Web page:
Dr Buddhini Samarasinghe is the founder of STEM Women and is a science communicator with a background in molecular biology and cancer research. Buddhini has authored a series of articles in Scientific American, titled “The Hallmarks of Cancer.” She provides science outreach through broadcasts on YouTube. Her science writing can be found at Jargonwall. Connect with Buddhini on Google+ or on Twitter @DrHalfPintBuddy
Last Monday I had the pleasure of attending a private event organised by Digital Science. It was a round-table discussion on what inclusivity looks like in STEM, led by the lovely Amarjit Myers and Laura Wheeler. I got to meet some insightful people who had great ideas for how we can move this conversation forward. We also looked at the ever-present issue of sexual harassment in academia. With Ada Lovelace Day approaching, I wanted to write down some thoughts I had on this broad topic.
Connecting with such a broad group of women, in diverse disciplines, all passionate about the same cause made me realise how easy it is in this day and age to ‘find your tribe’ online. We have so much access to communities and support, various networks and organisations (such as this one!) that help us navigate a system that has always had structural biases that disadvantage women and people of colour. It made me consider an earlier time, and how isolated and alone a woman in STEM would have felt navigating this. Many conversations with my own mother, who is now a retired professor of Chemistry, make me appreciate how much the environment seems to have changed.
Cathy Newman gives a postgraduate student perspective on how local culture impacts on the careers of women in STEM, and why it’s important for women students to learn about the challenges of gender bias as part of their education and career planning.
Last month, the College of Science at Louisiana State University hosted a Women in STEMevent. The event consisted of a keynote address followed by a panel discussion, the latter of which I attended. All speakers were LSU alumni holding or retired from prominent STEM positions.
Panelists were the following:
Dr. Karen Adler Storthz: professor emerita at the University of Texas Health Science Center,
Sorcha Clary: project engineer for Marathon Petroleum.
Judea Goins-Andrews: director of school engagement for Louisiana at Project Lead the Way,
Rebecca Guidry: clinical medical physicist at Mary Bird Perkins Cancer Center,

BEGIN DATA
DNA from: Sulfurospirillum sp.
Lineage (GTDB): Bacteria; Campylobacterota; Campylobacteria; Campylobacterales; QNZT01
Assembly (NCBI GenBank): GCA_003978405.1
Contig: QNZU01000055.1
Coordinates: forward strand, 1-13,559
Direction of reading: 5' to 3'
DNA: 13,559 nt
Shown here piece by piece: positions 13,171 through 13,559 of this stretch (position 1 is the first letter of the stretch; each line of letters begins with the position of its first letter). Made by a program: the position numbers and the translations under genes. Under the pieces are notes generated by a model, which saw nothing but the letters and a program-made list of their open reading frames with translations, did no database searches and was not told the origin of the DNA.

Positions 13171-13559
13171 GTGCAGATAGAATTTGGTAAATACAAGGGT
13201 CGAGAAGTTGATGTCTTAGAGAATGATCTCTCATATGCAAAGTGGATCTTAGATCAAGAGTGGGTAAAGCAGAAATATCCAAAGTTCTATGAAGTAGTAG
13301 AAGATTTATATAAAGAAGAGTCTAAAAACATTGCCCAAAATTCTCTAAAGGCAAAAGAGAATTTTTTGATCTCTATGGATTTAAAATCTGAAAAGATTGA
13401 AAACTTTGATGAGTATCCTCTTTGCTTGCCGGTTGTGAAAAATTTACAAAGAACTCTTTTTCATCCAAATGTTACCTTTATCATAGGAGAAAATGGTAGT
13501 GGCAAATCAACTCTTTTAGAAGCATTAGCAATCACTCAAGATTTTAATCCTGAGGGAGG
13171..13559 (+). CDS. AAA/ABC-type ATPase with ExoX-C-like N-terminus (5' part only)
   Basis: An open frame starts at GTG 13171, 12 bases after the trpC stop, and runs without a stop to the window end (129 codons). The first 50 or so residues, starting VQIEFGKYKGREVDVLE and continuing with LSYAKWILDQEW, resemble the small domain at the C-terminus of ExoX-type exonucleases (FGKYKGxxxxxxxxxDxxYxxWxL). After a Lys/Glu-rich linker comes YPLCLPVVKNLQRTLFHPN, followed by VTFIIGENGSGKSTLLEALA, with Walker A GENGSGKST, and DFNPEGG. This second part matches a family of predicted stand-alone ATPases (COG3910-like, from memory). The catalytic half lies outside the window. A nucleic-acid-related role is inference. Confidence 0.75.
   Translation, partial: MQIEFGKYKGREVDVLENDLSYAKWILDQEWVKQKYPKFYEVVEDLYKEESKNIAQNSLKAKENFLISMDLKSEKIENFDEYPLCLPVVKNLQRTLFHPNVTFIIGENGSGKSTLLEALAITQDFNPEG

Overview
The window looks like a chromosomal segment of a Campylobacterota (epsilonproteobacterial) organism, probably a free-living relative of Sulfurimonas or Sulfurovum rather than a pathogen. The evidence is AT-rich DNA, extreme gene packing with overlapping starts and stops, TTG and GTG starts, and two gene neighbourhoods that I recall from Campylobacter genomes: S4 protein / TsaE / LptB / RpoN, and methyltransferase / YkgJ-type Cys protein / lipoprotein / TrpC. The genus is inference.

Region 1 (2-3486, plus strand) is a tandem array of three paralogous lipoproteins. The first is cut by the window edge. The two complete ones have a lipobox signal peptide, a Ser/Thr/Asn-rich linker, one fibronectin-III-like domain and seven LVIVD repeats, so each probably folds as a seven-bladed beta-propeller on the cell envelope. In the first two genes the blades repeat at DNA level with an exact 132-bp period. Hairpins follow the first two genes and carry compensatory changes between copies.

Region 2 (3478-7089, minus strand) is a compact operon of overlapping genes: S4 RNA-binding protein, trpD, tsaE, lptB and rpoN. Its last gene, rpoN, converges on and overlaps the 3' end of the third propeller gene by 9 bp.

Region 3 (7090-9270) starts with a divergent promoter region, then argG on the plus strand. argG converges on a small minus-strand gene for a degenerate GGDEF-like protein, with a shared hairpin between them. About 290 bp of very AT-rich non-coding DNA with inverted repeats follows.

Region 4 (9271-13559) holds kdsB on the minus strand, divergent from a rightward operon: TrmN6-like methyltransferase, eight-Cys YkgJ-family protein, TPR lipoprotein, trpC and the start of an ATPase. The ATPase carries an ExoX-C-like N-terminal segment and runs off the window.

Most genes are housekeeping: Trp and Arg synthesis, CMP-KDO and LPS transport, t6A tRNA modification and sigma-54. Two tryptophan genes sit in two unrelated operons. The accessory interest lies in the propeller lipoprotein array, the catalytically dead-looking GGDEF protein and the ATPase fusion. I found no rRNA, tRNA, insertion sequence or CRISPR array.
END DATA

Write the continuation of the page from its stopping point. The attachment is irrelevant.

Pat Bodin: former chief information officer and VP of global information for ExxonMobil.
As a graduate student in biology at a major research university, I rarely have the opportunity to interact with women in STEM careers outside of academia, so I especially appreciated that the panel included women in industry and education/outreach. The panel also spanned a wide range of career stages, from a few years out of college, to retired. Despite the wide range of careers and career stages represented on the panel, the advice to early career STEM women was remarkably consistent, emphasizing self-confidence, assertiveness, and patience.
I live tweeted the panel discussion. Here are some of the highlights.
This post covers the scientific and legal definitions of sexism, sexual harassment and sexual discrimination. We include an overview of the different ways in which sexism is described, such as hostile, benevolent, accidental or unintentional. These qualifiers of sexism can sometimes confuse people, as they invite people to see sexism as an individual or subjective idea. Sexism is neither – it is about how the collective interactions that happen at the everyday level are connected to institutional practices of harassment and discrimination. We provide examples of how sexist culture operates in at various levels of STEM, from undergraduate courses to gender inequality in pay, science publishing and recognition of women’s achievements. STEM Women seeks to move beyond superficial arguments about what sexism is and isn’t. The scientific evidence, some of which is included here, has established that inequality exists. We are looking for practical solutions to address inequality and lift the participation of women in STEM.